During the week of WWDC, Apple announced a handful of initiatives at revitalizing their open source development efforts. In particular, the company stated that Darwin on Intel would be released as open source (something the company had thus far refused to do), and also said that Apple would be putting up a hosting system for Mac open source projects. This follows on the fairly public breakdown between Ap
During the week of WWDC, Apple announced a handful of initiatives at revitalizing their open source development efforts. In particular, the company stated that Darwin on Intel would be released as open source (something the company had thus far refused to do), and also said that Apple would be putting up a hosting system for Mac open source projects. This follows on the fairly public breakdown between Apple and some parts of the Mac open source community, and it's probably safe to assume that these announcements represent some kind of outreach to that community. But are these efforts enough to salve the wounds, and bring those developers back to the fold?To find out, I asked Rob Braun what he thought about the new initiatives. Here's what he wrote back:
There are three separate issues that I can see:
- xnu x86 source release
- macosforge announcement
- Apache licensing of software
For the xnu x86 source release, clearly access to source is better for the community than not having access, so this is good. However, people have been asking about the source for 8 months now, and Apple has not said anything. If Apple were truly interested in community participation, it would not have been that difficult to have told the community that source will be unavailable until WWDC. To me, the handling of the xnu x86 source release just reinforces the idea that open source at Apple is a marketing gimmick.
For the macosforge announcement, it's about time. Apple has historically not been receptive to community participation with their open source projects, something they try to deny. Even WebKit, Apple's flagship open source product of the moment, was hosted at OpenDarwin and was supposedly a community project. However, the source has always been at Apple with Apple managers controlling who has access and who doesn't. It has never been and was never intended to be a community effort. Given this, Apple should have provided their own hosting and not tried to play the game of being open but not. Macosforge will allow them to do that. They can restrict access, ensure click through licensing agreements, censor bug reports, and hide code prior to marketing announcements, all without strong-arming the supposedly independent and open community to these things for them. I believe macosforge is a good thing for the community because of this. It will reduce tensions with the community.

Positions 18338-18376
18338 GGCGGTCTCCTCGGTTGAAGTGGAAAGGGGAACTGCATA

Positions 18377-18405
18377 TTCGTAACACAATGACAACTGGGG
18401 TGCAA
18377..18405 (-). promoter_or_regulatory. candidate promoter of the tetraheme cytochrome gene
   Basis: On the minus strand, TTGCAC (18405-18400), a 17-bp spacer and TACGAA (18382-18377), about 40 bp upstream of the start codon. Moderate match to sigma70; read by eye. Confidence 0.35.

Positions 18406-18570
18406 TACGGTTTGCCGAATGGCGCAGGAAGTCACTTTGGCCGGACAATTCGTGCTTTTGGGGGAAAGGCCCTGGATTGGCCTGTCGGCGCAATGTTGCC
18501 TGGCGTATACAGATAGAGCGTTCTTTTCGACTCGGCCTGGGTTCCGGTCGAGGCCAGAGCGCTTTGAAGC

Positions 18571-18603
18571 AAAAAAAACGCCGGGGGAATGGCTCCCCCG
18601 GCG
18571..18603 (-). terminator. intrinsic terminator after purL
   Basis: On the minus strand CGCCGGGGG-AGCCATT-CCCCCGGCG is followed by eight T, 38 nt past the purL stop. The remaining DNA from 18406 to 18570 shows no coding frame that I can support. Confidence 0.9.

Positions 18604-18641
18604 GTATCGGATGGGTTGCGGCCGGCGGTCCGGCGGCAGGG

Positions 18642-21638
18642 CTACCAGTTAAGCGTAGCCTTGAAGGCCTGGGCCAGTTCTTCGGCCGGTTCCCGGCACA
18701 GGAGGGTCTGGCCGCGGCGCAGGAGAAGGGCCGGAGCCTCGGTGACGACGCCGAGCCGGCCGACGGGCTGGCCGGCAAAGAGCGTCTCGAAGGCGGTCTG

For the Apache licensing of various projects, this is a very good thing. It was a shame Apple couldn't have worked with their community and told them this was something they were working towards, and that it had to wait for an Apple controlled hosting facility before it could happen.
Overall, my impression is the status quo has been maintained. The secrecy leading up to these announcements reinforces the belief that open source is simply a marketing exercise for Apple. Communication is key to community participation, and is something that Apple is willing to sell for a little glitz.
I'm sure that other people have their own takes on the quality and utility of the initiatives, but if the question is "will this be enough to bring the jaded developers back?" then the answer appears to be "no, not yet."
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